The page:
There is generally mixed feeling about loafing off at work. On one hand you have those who believe that you should be working non-stop for the duration of your work day, and therefore loafing is bad news.
On the other hand, you have those who suggest that a bit of loafing is actually a good thing as it allows you to recharge your batteries, and even be more creative.
The debate takes another turn when we consider the continuing issue with presenteeism, where people are judged as much by the hours they put in as on the work they do.
A recent paper from the National Bureau of Economic Research set out to explore just how productive we are at work, or in other words, how much time we spend not being productive.
The study discovered that the average employee spends about 34 minutes not working each day. On the surface this doesn’t seem too bad, but the data did include those who claimed never to slack off.
Once those folks were discounted, the figure rose to a more realistic tally of 50 minutes. When the figure was delved into, roughly half of this time was spent eating, with another half spent on leisure activities such as talking with colleagues.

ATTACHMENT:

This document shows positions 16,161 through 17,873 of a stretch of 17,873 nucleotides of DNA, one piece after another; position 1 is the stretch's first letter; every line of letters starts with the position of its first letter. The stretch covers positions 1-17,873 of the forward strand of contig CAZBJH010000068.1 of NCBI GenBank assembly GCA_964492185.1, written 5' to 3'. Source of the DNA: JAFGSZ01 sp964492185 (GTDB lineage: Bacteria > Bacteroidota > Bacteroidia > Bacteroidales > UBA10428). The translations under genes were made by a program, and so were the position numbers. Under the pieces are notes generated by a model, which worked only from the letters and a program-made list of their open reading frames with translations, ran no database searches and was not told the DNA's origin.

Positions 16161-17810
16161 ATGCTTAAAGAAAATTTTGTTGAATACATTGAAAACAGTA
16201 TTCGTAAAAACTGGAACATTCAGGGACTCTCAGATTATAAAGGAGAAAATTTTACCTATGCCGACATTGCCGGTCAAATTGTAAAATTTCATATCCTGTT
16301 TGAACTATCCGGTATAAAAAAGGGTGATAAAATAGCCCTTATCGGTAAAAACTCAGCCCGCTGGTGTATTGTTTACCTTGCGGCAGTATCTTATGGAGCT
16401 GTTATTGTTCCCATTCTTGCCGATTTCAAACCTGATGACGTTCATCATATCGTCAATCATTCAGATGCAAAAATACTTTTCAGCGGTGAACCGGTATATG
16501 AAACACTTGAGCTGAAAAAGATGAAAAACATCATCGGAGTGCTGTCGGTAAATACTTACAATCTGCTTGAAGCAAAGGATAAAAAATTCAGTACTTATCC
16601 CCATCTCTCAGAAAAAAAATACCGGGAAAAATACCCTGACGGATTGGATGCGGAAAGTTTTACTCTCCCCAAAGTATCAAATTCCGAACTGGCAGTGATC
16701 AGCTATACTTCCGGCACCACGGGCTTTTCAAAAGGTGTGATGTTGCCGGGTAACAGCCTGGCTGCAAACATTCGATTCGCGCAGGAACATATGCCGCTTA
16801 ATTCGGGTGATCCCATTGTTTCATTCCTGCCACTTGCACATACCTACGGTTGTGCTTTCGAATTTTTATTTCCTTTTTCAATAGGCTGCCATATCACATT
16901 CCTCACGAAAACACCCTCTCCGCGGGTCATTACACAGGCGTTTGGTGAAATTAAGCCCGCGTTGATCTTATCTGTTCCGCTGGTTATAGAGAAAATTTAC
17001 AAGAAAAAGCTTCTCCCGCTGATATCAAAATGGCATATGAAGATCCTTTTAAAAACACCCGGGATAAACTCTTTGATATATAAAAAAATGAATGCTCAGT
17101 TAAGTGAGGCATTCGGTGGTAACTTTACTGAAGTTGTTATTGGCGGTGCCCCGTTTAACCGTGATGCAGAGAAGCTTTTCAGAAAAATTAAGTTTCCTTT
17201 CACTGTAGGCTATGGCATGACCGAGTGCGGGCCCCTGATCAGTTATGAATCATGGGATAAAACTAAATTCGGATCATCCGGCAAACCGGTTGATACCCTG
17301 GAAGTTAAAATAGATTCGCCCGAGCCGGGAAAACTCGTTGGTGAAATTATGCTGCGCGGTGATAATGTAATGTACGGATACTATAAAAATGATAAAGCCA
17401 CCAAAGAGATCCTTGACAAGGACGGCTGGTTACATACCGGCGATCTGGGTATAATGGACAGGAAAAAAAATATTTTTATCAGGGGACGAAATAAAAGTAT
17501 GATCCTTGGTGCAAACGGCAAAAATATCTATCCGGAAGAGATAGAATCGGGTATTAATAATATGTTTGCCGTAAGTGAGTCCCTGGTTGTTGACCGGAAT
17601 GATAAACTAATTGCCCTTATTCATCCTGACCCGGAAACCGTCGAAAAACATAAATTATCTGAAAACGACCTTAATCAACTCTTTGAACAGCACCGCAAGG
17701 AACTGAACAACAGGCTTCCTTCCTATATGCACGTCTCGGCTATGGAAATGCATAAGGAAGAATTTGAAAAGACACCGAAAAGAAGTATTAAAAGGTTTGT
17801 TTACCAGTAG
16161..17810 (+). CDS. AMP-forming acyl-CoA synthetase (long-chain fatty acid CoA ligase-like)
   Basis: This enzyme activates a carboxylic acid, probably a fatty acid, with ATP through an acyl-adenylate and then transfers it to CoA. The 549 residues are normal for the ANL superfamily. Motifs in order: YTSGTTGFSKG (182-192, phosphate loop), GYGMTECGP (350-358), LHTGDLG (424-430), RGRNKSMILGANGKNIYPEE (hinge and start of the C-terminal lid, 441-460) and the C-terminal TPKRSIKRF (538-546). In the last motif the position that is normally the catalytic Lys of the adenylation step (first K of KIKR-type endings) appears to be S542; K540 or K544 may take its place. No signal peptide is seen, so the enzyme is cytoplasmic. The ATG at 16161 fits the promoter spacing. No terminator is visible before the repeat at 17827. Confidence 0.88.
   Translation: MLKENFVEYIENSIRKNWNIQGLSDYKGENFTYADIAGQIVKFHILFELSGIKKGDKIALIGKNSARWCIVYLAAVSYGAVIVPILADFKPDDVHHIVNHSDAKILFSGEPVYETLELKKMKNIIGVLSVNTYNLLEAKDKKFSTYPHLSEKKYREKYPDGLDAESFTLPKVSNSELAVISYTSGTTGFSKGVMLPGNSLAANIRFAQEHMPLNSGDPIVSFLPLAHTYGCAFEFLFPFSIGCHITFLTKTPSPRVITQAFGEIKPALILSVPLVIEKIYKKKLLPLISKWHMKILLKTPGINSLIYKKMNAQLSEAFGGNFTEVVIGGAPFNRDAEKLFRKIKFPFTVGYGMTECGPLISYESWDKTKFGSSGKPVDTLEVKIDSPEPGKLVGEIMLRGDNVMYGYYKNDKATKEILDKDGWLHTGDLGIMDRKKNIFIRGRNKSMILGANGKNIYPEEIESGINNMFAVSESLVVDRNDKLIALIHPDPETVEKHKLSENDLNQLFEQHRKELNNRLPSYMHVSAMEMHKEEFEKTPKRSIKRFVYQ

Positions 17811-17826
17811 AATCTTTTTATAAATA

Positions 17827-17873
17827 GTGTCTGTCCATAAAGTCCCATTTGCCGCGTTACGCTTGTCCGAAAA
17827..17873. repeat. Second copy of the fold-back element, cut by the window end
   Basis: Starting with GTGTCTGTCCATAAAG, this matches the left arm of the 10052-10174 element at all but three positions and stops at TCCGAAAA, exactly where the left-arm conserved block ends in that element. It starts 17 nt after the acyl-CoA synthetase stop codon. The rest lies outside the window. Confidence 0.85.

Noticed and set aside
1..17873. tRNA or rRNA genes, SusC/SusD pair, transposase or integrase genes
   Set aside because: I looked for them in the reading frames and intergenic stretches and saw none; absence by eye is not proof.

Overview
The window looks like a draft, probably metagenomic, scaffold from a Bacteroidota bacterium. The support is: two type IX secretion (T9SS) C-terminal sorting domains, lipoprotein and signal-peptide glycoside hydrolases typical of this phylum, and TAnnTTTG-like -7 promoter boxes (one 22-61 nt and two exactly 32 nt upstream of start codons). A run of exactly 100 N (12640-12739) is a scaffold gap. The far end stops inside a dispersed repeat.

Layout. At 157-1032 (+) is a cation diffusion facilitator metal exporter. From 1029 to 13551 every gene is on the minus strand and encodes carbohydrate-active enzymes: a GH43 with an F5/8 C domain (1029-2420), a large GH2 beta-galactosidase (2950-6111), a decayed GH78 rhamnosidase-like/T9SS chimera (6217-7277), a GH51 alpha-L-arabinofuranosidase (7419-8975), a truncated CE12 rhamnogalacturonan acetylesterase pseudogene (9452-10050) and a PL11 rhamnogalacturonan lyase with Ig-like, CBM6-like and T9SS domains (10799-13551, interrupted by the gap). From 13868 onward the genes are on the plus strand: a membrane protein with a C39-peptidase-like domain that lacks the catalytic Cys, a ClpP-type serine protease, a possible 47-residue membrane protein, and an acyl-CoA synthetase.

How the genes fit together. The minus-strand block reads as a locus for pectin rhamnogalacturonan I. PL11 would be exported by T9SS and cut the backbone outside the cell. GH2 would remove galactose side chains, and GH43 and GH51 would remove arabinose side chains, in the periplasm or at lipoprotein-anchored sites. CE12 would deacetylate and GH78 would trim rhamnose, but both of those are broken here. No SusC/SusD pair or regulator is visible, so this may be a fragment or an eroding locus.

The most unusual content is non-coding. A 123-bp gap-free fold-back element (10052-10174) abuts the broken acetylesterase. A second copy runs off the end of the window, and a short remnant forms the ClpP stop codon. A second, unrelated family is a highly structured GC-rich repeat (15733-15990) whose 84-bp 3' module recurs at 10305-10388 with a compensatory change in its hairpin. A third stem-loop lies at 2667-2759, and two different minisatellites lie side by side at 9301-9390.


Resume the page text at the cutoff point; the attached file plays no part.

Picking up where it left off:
Unsurprisingly, the more people chose to work, the more time they spent slacking off. That is until they reach the 42 hours a week, at which point ever longer hours actually resulted in less time spent slacking off.
It literally seems as though people are so engaged in work that when they put in marathon shifts, they don’t even have time for a breather.
Suffice to say, the study suffers from the issues most self-reported data sets suffer from, and as such it’s likely that we’re not giving a completely accurate picture of how we spend our time.
After all, the very language used in the study highlights the issue society still has with having a brain break at work, with the perception that it’s slacking off, so it’s probably unlikely that someone would admit to doing too much of it.
Given that it’s extremely unlikely that someone can concentrate on complex mental tasks for 8 hours non-stop, a degree of ‘slacking’ should be considered essential if the workforce is to remain productive.
Studies have suggested, for instance, that over a typical working day, we need around 2 hours of ‘down time’ in order to remain productive for the remaining time.
As managers, I feel we’re duty bound to move our workforces away from the notion that workers exist to ‘work’ for x number of hours rather than to produce x number of outputs.
Maybe that would be a good start in moving the debate away from perceived slacking.